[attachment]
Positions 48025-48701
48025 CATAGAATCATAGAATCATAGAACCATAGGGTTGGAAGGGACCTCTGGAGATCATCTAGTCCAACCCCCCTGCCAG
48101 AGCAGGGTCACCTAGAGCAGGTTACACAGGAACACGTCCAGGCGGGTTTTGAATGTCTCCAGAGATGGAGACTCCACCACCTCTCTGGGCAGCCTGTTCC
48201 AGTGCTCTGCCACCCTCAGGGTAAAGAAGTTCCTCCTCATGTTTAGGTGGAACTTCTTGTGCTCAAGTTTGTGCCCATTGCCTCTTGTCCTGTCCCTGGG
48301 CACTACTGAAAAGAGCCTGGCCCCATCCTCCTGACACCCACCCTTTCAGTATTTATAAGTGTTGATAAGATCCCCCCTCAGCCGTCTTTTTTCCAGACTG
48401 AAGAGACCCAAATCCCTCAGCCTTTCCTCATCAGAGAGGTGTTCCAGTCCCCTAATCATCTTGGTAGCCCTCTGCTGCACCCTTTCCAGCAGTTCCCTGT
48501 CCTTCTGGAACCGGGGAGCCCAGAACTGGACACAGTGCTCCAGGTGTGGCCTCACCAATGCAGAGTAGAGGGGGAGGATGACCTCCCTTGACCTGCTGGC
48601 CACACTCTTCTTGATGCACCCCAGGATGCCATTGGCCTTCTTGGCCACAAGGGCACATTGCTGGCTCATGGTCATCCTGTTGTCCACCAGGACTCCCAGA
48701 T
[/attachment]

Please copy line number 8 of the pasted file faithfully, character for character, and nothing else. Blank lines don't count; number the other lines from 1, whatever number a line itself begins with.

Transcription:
48601 CACACTCTTCTTGATGCACCCCAGGATGCCATTGGCCTTCTTGGCCACAAGGGCACATTGCTGGCTCATGGTCATCCTGTTGTCCACCAGGACTCCCAGA